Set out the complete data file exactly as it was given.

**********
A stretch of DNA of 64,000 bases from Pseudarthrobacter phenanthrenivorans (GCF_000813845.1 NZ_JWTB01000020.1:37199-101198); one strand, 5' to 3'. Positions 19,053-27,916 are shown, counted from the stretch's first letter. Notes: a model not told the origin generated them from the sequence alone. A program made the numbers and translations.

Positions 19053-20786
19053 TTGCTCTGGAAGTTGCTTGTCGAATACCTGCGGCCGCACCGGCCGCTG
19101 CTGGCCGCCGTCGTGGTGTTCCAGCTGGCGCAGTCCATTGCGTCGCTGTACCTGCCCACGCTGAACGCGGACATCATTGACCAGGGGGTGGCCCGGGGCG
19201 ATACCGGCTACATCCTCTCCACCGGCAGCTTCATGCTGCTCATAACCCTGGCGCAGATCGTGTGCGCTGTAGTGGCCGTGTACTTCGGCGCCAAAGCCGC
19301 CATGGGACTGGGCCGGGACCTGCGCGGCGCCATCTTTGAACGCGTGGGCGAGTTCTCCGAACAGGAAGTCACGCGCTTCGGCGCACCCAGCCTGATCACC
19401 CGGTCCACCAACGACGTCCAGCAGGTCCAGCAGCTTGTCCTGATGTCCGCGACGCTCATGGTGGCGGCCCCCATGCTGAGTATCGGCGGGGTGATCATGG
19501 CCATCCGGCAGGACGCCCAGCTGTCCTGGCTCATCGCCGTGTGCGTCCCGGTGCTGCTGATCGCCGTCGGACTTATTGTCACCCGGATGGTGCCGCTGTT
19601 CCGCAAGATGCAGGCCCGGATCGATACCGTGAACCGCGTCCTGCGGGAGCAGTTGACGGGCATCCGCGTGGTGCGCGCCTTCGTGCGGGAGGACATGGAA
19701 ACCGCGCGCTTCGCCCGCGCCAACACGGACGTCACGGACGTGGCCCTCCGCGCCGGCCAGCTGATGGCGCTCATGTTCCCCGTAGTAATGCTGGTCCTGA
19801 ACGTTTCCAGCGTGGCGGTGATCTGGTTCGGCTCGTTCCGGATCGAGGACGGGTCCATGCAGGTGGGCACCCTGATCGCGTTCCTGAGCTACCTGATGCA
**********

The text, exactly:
A stretch of DNA of 64,000 bases from Pseudarthrobacter phenanthrenivorans (GCF_000813845.1 NZ_JWTB01000020.1:37199-101198); one strand, 5' to 3'. Positions 19,053-27,916 are shown, counted from the stretch's first letter. Notes: a model not told the origin generated them from the sequence alone. A program made the numbers and translations.

Positions 19053-20786
19053 TTGCTCTGGAAGTTGCTTGTCGAATACCTGCGGCCGCACCGGCCGCTG
19101 CTGGCCGCCGTCGTGGTGTTCCAGCTGGCGCAGTCCATTGCGTCGCTGTACCTGCCCACGCTGAACGCGGACATCATTGACCAGGGGGTGGCCCGGGGCG
19201 ATACCGGCTACATCCTCTCCACCGGCAGCTTCATGCTGCTCATAACCCTGGCGCAGATCGTGTGCGCTGTAGTGGCCGTGTACTTCGGCGCCAAAGCCGC
19301 CATGGGACTGGGCCGGGACCTGCGCGGCGCCATCTTTGAACGCGTGGGCGAGTTCTCCGAACAGGAAGTCACGCGCTTCGGCGCACCCAGCCTGATCACC
19401 CGGTCCACCAACGACGTCCAGCAGGTCCAGCAGCTTGTCCTGATGTCCGCGACGCTCATGGTGGCGGCCCCCATGCTGAGTATCGGCGGGGTGATCATGG
19501 CCATCCGGCAGGACGCCCAGCTGTCCTGGCTCATCGCCGTGTGCGTCCCGGTGCTGCTGATCGCCGTCGGACTTATTGTCACCCGGATGGTGCCGCTGTT
19601 CCGCAAGATGCAGGCCCGGATCGATACCGTGAACCGCGTCCTGCGGGAGCAGTTGACGGGCATCCGCGTGGTGCGCGCCTTCGTGCGGGAGGACATGGAA
19701 ACCGCGCGCTTCGCCCGCGCCAACACGGACGTCACGGACGTGGCCCTCCGCGCCGGCCAGCTGATGGCGCTCATGTTCCCCGTAGTAATGCTGGTCCTGA
19801 ACGTTTCCAGCGTGGCGGTGATCTGGTTCGGCTCGTTCCGGATCGAGGACGGGTCCATGCAGGTGGGCACCCTGATCGCGTTCCTGAGCTACCTGATGCA